If workforce management were just about dealing with cooperative, competent employees, it wouldn’t be such an important skill. Inevitably, however, anybody overseeing a job site deals with workers who are not easy to manage. The mark of a good manager is in knowing how to guide and motivate people to reach their full potential – and as needed, tapping into workforce tools to make life easier.
Here are a number of ways that you can deal with workers that have discipline issues, helping both them and your company in the long run.
Listen to complaints
If you have workers who are constantly grumbling about their responsibilities, colleagues or other working conditions, don’t just ignore or dismiss them. That only fulfills their belief that they are being treated unfairly.
Instead, give your unhappy employees the opportunity to articulate their concerns. Ask them to elaborate on the source of their unhappiness and ask them to propose a tangible solution. There are two likely conclusions: either they will make a compelling case that there is a serious problem and offer a solution that you agree is worth considering, or they will admit that there’s nothing that can be done.
If you regularly have conversations with employees where they feel that they have an open forum to discuss issues, you will be more likely to learn about actual problems in the workplace that need to be corrected. Just as important, this format encourages disgruntled workers to back up their complaints with evidence while thinking more constructively about how they can change the status quo. By entrusting employees to make a difference, this can also help them feel more humbled and appreciative of their job and employer.
Set clear, consistent expectations...and consequences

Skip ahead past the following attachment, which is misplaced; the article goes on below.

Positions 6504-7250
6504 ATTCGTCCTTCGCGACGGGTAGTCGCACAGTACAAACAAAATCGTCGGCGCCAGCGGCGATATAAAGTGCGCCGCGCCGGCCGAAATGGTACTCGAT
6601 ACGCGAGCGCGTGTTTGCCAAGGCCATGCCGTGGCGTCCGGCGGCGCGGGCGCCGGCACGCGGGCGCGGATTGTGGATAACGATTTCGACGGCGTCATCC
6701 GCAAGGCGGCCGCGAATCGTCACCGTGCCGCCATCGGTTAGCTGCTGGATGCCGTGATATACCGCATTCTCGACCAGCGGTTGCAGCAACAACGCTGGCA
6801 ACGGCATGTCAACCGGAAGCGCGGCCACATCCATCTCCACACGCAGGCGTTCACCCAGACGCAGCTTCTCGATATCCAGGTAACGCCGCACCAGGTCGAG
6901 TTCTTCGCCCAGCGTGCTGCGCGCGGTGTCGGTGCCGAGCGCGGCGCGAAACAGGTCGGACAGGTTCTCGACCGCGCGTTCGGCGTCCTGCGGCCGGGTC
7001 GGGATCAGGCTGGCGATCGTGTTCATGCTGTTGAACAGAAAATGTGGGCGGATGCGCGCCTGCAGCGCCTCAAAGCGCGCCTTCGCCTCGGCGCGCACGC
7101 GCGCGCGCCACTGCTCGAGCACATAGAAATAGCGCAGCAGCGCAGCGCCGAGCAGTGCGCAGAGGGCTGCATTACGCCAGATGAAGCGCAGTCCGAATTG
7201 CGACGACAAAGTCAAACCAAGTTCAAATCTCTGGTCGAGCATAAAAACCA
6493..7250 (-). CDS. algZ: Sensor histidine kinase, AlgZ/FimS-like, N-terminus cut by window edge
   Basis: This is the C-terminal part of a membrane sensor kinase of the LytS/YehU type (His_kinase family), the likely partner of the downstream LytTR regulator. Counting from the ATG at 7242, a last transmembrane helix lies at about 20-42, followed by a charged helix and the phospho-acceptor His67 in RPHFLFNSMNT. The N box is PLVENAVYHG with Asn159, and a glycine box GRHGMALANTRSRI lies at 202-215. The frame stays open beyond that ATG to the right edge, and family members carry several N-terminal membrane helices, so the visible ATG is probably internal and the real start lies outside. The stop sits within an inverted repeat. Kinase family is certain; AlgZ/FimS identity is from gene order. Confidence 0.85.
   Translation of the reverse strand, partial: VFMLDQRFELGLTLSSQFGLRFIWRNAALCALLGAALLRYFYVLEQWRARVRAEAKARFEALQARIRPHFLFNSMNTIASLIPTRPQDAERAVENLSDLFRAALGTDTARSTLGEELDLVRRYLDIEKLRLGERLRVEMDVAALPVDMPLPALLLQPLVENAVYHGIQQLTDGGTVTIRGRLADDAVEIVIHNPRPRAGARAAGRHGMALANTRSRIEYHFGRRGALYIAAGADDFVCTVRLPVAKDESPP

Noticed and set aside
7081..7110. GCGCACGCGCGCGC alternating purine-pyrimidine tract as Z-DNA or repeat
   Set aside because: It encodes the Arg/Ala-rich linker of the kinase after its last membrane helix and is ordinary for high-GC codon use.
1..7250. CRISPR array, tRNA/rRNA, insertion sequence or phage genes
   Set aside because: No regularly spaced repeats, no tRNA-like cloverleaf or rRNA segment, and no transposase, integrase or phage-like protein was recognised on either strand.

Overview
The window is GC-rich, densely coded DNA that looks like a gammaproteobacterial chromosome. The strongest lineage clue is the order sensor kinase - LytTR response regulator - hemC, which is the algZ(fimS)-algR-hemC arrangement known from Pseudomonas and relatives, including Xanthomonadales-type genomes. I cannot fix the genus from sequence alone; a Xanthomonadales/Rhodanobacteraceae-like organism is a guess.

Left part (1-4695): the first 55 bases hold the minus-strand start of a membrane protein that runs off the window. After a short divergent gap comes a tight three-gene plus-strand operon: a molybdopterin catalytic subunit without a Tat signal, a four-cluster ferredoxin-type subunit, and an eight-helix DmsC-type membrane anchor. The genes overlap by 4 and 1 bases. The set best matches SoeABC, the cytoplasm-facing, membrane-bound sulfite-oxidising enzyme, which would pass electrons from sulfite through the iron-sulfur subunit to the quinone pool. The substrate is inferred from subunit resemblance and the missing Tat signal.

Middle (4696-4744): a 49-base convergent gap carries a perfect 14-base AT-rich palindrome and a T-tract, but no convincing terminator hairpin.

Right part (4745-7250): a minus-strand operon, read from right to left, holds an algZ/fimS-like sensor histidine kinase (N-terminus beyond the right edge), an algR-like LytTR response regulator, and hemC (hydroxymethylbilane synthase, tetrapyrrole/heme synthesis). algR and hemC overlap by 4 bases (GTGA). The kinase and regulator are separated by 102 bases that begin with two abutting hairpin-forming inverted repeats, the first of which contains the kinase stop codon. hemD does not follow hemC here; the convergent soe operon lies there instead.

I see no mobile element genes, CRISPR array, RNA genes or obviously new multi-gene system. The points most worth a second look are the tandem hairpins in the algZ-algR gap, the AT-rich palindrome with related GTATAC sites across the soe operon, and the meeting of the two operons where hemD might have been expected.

Every new employee should be presented with a handbook on the first day that clearly sets expectations for behavior and consequences for misconduct.
Tardiness, for example, is one of the most common infractions just about any manager deals with. In many jobs, being punctual matters for specific reasons (such as client meetings or for employee scheduling purposes). It may also be worth noting how being constantly late impacts other people on the team – by plainly outlining the consequences, you can address the behavior before it becomes a serious issue.
It is extremely important that enforcement be consistent. Even your top employees need to be subject to official consequences when they arrive late or forget to lock up the equipment at night. When enforcement is unclear or arbitrary, there’s a greater chance that you’ll be inconsistent in how you treat your staff, leading to confusion and friction.
Finally, don’t come up with rules that you know workers won’t be able to follow or set expectations that you know they won’t be able to meet. That is demoralizing to employees and a recipe for failure. Rather than making them shoot for the stars, it will simply leave them with the impression that the goals and rules you set don’t mean anything.
When it comes to disciplining staff, make sure to keep accurate records of every violation, and studiously document all communication with employees regarding infractions or poor performance.
First, the records are there to ensure that you are enforcing the rules fairly. It’s not easy to keep track of every violation when you’re overseeing a large number of employees over a long period of time.
Second, failure to document the infractions and the subsequent warnings could put you in legal jeopardy if you decide to discipline an employee. It’s much easier to justify a suspension or termination if you have records to show that you gave the employee ample opportunity to improve his performance.
Choose logic over emotion
The more you are able to act clearly and logically in response to misconduct, the easier it will be for you to come up with a productive solution.
Try to think of different explanations for unsatisfactory behavior. Consider ways that you might be able to address the situation without resorting to severe disciplinary measures.